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What Are the Significant Performance Characteristics of Achromatic Lens?

Ⅰ. Anatomy of achromatic lens


An achromatic lens, also called achromatic, is usually composed of two optical elements joined together. These two optical elements are usually a positive low index (crown) element and a negative high index (flint) element. Compared with a single lens composed of only a single piece of glass, the additional design freedom provided by the use of a two-lens design can further optimize performance. Therefore, achromatic lenses will have obvious advantages over single lenses of similar diameter and focal length.


There are many configurations of the apochromatic lens. The most common configurations are positive lenses, negative lenses, triplet lenses, and aspheric lenses. Note that it can be doublet (two elements) or triplet (three elements). The number of elements has nothing to do with the amount of light corrected. In other words, achromatic lenses designed for visible light wavelengths correct for red and blue, regardless of the double or triple configuration.


Ⅱ. The remarkable performance characteristics of achromatic lens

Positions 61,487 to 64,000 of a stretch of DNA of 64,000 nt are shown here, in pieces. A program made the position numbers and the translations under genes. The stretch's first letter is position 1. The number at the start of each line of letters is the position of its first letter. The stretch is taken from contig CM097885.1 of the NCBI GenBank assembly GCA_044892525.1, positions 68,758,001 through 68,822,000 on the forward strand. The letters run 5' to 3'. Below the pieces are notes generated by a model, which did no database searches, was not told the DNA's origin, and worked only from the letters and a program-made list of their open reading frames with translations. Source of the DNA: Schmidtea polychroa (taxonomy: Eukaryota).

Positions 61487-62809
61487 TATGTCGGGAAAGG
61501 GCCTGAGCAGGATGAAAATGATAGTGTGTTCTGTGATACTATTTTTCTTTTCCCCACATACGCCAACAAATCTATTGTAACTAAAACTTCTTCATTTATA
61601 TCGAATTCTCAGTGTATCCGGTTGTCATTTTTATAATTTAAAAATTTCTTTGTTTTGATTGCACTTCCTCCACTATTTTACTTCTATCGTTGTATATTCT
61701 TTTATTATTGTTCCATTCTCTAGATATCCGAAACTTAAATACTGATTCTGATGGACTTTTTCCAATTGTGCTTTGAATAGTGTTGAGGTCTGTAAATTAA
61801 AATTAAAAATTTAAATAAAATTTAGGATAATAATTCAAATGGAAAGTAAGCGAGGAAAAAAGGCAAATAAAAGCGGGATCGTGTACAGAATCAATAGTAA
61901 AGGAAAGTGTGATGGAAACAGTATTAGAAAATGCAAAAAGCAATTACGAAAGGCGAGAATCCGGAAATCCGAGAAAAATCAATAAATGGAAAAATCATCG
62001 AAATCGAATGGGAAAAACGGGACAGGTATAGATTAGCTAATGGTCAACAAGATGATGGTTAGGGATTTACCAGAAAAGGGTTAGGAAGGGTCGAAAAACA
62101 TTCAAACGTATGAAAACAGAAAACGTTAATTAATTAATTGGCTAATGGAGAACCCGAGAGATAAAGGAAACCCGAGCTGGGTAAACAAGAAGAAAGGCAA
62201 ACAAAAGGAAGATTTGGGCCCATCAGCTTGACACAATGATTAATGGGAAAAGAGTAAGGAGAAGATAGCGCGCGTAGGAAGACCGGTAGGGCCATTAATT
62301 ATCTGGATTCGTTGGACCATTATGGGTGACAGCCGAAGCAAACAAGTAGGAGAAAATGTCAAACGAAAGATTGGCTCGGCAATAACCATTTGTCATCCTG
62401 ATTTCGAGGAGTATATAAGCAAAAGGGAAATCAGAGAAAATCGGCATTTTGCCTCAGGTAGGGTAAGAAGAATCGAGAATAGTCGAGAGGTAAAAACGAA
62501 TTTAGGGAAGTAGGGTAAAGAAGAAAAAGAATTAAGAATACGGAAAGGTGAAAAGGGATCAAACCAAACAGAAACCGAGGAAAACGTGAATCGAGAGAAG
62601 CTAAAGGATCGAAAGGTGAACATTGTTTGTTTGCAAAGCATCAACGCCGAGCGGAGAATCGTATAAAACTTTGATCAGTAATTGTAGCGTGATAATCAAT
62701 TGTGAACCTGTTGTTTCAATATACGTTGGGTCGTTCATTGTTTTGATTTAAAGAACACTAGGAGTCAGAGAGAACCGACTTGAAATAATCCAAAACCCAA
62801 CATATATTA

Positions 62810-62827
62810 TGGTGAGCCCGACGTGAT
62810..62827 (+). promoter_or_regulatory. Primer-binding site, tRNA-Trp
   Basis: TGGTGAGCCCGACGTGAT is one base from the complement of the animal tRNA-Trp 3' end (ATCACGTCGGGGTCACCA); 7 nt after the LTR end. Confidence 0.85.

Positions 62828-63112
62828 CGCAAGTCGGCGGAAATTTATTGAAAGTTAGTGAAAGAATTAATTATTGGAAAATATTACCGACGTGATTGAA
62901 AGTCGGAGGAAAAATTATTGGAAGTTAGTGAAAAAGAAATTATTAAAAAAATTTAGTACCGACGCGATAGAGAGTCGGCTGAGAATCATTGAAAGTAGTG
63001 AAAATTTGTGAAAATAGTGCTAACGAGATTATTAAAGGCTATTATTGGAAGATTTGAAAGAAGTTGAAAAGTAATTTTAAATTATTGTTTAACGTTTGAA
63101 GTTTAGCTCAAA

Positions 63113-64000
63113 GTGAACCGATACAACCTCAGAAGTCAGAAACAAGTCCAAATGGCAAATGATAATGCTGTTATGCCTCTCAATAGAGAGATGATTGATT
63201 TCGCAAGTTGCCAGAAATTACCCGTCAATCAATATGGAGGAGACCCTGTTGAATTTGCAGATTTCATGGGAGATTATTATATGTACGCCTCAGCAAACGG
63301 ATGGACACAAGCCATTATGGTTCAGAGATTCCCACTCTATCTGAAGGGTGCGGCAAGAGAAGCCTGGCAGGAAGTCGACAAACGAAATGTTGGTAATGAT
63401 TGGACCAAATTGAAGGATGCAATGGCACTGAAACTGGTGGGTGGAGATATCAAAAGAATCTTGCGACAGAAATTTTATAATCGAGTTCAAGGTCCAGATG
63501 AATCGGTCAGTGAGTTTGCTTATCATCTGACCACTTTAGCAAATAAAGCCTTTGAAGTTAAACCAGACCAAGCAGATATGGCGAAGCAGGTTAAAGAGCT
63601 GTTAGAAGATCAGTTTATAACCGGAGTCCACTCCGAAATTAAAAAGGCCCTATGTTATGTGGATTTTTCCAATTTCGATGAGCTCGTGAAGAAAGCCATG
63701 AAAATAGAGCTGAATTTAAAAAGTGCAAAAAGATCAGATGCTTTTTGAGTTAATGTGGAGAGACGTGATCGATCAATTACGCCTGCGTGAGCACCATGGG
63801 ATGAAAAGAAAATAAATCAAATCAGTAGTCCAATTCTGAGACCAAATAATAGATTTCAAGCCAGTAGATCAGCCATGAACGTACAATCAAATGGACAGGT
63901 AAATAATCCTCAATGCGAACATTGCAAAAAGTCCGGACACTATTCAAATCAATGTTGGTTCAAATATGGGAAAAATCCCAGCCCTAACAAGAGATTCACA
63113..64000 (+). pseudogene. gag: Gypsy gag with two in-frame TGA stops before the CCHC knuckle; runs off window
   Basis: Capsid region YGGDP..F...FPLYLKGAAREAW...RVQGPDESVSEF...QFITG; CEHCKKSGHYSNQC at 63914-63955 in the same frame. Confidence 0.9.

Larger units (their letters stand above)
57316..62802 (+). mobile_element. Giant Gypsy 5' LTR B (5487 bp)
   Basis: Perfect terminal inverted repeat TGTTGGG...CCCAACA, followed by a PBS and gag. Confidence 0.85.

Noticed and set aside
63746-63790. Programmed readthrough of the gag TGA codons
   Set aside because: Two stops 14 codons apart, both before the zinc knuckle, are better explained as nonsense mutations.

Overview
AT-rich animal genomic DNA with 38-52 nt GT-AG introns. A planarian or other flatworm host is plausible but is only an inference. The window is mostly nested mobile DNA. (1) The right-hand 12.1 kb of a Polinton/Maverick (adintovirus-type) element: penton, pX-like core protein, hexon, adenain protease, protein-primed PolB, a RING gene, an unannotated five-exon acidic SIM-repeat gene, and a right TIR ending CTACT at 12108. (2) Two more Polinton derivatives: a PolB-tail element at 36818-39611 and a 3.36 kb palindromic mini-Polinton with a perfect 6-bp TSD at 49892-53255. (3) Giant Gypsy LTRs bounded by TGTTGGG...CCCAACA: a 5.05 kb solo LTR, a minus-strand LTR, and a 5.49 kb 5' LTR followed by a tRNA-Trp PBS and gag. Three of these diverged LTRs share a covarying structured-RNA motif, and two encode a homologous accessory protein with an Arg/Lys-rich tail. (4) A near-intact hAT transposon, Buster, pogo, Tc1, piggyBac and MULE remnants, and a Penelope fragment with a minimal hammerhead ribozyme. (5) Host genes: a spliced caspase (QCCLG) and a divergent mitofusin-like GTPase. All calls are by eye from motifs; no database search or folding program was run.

1. Improved multi-color imaging. For multi-color "white light" imaging, achromatic lenses are better than simple lenses. The two elements that make up an achromatic lens (literally means "lens without color") are paired together because they can correct the inherent color separation of glass. After eliminating the problematic chromatic aberration, achromatic lenses become the most cost-effective means to achieve good multicolor illumination and imaging.


2. Correction of spherical aberration and coaxial coma. The absence of spherical aberration and coma means better coaxial performance at larger apertures. Unlike simple lenses, achromatic lenses always provide a smaller spot size and excellent images without reducing the clear aperture.


3. Brighter images and better energy throughput. Since the on-axis performance of the achromatic lens does not decrease as the clear aperture increases, there is no need to "stop" the optical system. "Shrinking" the aperture refers to reducing its size, such as through a pinhole or iris aperture, to improve overall performance. Utilizing the entire clear aperture, achromatic lenses and achromatic lens systems are faster, more efficient, and more powerful than equivalent systems using single lenses.

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